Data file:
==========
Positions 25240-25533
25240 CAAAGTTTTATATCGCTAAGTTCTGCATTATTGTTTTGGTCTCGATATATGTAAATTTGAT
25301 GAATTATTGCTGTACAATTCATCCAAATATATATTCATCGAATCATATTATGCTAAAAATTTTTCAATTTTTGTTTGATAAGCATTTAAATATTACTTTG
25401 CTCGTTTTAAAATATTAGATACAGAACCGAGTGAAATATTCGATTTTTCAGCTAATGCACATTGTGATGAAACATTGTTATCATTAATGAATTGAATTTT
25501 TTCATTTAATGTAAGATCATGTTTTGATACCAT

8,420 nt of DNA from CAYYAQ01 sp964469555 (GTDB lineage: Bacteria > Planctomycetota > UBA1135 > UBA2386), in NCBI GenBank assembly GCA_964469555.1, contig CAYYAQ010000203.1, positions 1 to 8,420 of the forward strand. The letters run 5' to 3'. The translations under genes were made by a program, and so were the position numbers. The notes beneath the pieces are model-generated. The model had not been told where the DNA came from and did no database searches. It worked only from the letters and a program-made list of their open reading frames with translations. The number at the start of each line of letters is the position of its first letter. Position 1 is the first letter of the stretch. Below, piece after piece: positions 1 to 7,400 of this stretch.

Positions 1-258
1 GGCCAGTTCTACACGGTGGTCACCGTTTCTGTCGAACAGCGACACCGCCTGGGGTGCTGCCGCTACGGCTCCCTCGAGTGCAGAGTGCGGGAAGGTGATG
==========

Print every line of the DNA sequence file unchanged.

Positions 25240-25533
25240 CAAAGTTTTATATCGCTAAGTTCTGCATTATTGTTTTGGTCTCGATATATGTAAATTTGAT
25301 GAATTATTGCTGTACAATTCATCCAAATATATATTCATCGAATCATATTATGCTAAAAATTTTTCAATTTTTGTTTGATAAGCATTTAAATATTACTTTG
25401 CTCGTTTTAAAATATTAGATACAGAACCGAGTGAAATATTCGATTTTTCAGCTAATGCACATTGTGATGAAACATTGTTATCATTAATGAATTGAATTTT
25501 TTCATTTAATGTAAGATCATGTTTTGATACCAT

8,420 nt of DNA from CAYYAQ01 sp964469555 (GTDB lineage: Bacteria > Planctomycetota > UBA1135 > UBA2386), in NCBI GenBank assembly GCA_964469555.1, contig CAYYAQ010000203.1, positions 1 to 8,420 of the forward strand. The letters run 5' to 3'. The translations under genes were made by a program, and so were the position numbers. The notes beneath the pieces are model-generated. The model had not been told where the DNA came from and did no database searches. It worked only from the letters and a program-made list of their open reading frames with translations. The number at the start of each line of letters is the position of its first letter. Position 1 is the first letter of the stretch. Below, piece after piece: positions 1 to 7,400 of this stretch.

Positions 1-258
1 GGCCAGTTCTACACGGTGGTCACCGTTTCTGTCGAACAGCGACACCGCCTGGGGTGCTGCCGCTACGGCTCCCTCGAGTGCAGAGTGCGGGAAGGTGATG